Some of us at Shoreline Base have managed to pull ourselves out of the festivities and merriment long enough to share with you the best science fiction books we read this year. Some were published this year, others scrambled to the top of reading lists during what future historians will call ‘The Year We Don’t Talk About.’ Hopefully you can find something here to get you through the January blues and Dry February (if you’re that way inclined, personally February in Scotland strikes me as the one month when alcohol should be reclassified as a human right) but if not, check back through our reviews archive, and make sure you’ve got issue 6, fresh off the press. After the year that was, many of us want to move to the other side of a galaxy far far away, rather than simply read about it. However until Elon Musk tells us it’s time to put our seat backs in the upright position and our tray tables away, mental escapism is all we have. Enjoy:

Bird Box by Josh Malerman
Ecco, 2014
Nominated by Monica Burns

Don’t look outside. If you do, you’ll go mad, you’ll kill people – even the ones you love – and then you’ll die. To be on the safe side, just keep your nose in this book for the entire day and don’t even look up. Bird Box is that gripping, it won’t be too difficult!

 

Darth Vader by Kieron Gillen & Salvador Larocca
Marvel, 2016
Nominated by Chris Heyman

My pick would have to be Darth Vader by Kieron Gillen and Salvador Larocca which concluded a twenty-five issue comic series this year. The joy of this modern archetype returning to form was tremendous and a reminder that darkness and a sense of fun are not mutually exclusive.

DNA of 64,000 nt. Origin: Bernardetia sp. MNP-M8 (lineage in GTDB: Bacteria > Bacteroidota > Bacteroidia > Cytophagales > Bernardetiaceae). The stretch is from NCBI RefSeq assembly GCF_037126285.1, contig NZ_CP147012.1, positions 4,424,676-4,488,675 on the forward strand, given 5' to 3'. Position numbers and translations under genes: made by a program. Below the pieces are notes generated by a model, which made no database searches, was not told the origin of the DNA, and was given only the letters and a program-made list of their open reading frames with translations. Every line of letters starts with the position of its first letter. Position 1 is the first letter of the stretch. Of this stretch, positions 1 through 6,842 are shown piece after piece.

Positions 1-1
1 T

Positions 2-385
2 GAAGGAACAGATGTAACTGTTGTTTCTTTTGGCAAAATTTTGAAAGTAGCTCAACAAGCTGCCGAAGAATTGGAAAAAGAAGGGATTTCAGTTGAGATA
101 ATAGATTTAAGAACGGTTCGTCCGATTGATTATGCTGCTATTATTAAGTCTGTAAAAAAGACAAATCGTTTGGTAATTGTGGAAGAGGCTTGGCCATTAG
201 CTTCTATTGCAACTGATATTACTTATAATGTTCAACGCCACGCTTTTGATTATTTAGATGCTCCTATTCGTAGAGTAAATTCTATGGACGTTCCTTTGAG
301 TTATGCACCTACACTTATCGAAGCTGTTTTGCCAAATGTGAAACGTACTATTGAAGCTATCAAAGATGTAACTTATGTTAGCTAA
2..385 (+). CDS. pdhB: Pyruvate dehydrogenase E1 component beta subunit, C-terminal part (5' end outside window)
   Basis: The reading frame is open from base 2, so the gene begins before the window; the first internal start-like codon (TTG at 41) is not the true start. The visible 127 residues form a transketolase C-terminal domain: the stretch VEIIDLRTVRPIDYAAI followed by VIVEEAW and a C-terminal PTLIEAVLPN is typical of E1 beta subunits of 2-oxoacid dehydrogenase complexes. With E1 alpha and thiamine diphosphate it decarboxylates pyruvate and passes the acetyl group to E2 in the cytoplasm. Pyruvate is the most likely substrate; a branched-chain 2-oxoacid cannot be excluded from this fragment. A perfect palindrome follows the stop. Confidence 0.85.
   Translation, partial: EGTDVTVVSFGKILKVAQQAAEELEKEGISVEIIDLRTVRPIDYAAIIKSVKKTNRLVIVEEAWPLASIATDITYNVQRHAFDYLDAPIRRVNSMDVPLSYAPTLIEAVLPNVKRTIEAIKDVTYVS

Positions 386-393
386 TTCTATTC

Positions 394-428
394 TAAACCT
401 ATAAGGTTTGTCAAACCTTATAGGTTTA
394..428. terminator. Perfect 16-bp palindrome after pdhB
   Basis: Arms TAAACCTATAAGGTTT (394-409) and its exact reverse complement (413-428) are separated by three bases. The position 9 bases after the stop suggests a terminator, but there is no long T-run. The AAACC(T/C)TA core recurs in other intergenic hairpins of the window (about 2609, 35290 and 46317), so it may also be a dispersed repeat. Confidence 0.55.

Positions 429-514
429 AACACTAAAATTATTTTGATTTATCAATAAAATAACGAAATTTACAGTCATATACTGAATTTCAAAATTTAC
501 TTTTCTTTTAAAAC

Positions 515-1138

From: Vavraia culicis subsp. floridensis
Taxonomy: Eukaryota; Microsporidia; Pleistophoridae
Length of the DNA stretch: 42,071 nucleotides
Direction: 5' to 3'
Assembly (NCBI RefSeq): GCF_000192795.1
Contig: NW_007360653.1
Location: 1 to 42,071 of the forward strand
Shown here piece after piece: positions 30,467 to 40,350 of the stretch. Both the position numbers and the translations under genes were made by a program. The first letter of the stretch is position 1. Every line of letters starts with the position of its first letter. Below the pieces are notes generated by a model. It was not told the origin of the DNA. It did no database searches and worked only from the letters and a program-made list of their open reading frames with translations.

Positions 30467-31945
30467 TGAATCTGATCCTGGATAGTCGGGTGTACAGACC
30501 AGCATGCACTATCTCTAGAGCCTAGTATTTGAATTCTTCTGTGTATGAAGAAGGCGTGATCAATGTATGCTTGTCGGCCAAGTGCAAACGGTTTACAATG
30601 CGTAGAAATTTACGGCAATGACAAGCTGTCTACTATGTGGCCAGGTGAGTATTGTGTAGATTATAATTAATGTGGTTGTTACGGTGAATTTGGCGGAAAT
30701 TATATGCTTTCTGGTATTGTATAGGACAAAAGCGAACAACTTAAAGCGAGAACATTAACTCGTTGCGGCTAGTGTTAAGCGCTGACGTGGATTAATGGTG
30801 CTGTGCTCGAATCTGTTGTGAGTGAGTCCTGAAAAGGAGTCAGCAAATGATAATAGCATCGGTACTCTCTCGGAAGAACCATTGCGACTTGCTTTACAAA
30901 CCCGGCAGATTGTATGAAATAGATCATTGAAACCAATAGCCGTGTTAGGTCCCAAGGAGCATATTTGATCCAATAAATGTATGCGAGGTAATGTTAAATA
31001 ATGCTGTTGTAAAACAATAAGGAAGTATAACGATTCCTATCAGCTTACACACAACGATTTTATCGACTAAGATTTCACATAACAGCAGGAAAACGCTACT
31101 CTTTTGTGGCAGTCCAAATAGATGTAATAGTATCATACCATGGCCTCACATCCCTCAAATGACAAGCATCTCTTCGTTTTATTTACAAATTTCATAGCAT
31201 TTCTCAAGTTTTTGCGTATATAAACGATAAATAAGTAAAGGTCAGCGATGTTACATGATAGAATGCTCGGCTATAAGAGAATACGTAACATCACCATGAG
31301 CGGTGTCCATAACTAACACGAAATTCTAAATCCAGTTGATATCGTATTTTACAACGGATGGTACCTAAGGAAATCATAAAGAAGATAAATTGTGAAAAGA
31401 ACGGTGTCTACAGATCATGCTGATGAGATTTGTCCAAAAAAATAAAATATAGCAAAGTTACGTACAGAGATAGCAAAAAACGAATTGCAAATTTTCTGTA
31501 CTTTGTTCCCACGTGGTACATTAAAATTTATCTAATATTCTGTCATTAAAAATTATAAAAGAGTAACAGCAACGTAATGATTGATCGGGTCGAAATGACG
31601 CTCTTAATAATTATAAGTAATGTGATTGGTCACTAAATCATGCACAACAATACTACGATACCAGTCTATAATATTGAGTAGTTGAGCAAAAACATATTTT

Starfield by Duncan Lunan (editor)
The Orkney Press, 1989
Nominated by Chris Kelso

I’ll go for Starfield, an anthology edited by Duncan Lunan. I picked it up second-hand on the Internet and didn’t have any expectations, but it was fantastic! It originally came out in the late 80’s and for some reason flew under the radar! There are some great stories by Alasdair Gray and Chris Boyce, a real hidden gem!

 

The Folger Variation & Other Lies by Chris Kelso
Nominated by Noel Chidwick
Published by Weirdo Magnet. To be published in digital formats by Shoreline of Infinity Publications on 1st Feb 2017

You’re hauled into the tale by the lapels, and kicked out at the end with a firm foot up your backside. You start by playing Russian Roulette with jazz playing Pancake Patterson and you’re dragged inside a time-shifting, SF-noir short novel written so tightly you can barely breathe.

 

Aurorarama (The Mysteries of New Venice #1) by Jean-Christophe Valtat
Melville House, 2012
Nominated by M. Luke McDonnell

I picked up Aurorarama a few years ago but didn’t read it until recently. Wow. Just wow. Sex, drugs, revolutionaries, ghosts, dirigibles… the book takes place in an alternate history in an arctic city in 1908. This book isn’t for everyone. You’ve got to be willing to get about a quarter of the way through before you have any idea of what is going on. Don’t give up! It is so beautifully written. Enjoy the pages and the mystery and don’t worry if you catch only glimpses of the plot.

 

The Paper Menagerie and Other Stories by Ken Liu
Head of Zeus, 2016
Nominated by Iain Maloney

Ken Liu may be the only person who can lay claim to a fantastic 2016. Four books out in one year – The Wall of Storms the second part of his Dandelion Dynasty series (to be reviewed by Shoreline in the new year), his translation of Death’s End the concluding part of Cixin Liu’s wonderful Three Body trilogy (also to be reviewed by Shoreline in the new year) and as editor of Invisible Planets, an anthology of Chinese science fiction – but it is this short story collection that really blew me away. Complete control over form, fluid movement between styles and genres, and a keen understanding that literature can be both entertaining and elucidating. My full review is here.